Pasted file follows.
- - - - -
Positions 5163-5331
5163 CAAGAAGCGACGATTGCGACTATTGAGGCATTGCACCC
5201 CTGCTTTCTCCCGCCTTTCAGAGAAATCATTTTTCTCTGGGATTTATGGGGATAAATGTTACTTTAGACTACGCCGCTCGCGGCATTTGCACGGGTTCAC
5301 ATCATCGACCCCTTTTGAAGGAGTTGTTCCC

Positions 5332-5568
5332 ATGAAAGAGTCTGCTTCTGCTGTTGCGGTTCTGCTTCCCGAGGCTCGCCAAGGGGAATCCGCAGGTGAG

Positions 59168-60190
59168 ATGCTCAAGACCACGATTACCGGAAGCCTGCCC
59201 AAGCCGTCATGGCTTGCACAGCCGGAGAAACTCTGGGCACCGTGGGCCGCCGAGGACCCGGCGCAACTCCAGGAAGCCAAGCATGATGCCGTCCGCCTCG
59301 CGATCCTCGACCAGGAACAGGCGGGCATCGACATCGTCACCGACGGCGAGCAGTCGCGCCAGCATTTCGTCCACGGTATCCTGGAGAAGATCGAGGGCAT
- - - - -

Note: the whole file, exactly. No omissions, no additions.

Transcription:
Positions 5163-5331
5163 CAAGAAGCGACGATTGCGACTATTGAGGCATTGCACCC
5201 CTGCTTTCTCCCGCCTTTCAGAGAAATCATTTTTCTCTGGGATTTATGGGGATAAATGTTACTTTAGACTACGCCGCTCGCGGCATTTGCACGGGTTCAC
5301 ATCATCGACCCCTTTTGAAGGAGTTGTTCCC

Positions 5332-5568
5332 ATGAAAGAGTCTGCTTCTGCTGTTGCGGTTCTGCTTCCCGAGGCTCGCCAAGGGGAATCCGCAGGTGAG

Positions 59168-60190
59168 ATGCTCAAGACCACGATTACCGGAAGCCTGCCC
59201 AAGCCGTCATGGCTTGCACAGCCGGAGAAACTCTGGGCACCGTGGGCCGCCGAGGACCCGGCGCAACTCCAGGAAGCCAAGCATGATGCCGTCCGCCTCG
59301 CGATCCTCGACCAGGAACAGGCGGGCATCGACATCGTCACCGACGGCGAGCAGTCGCGCCAGCATTTCGTCCACGGTATCCTGGAGAAGATCGAGGGCAT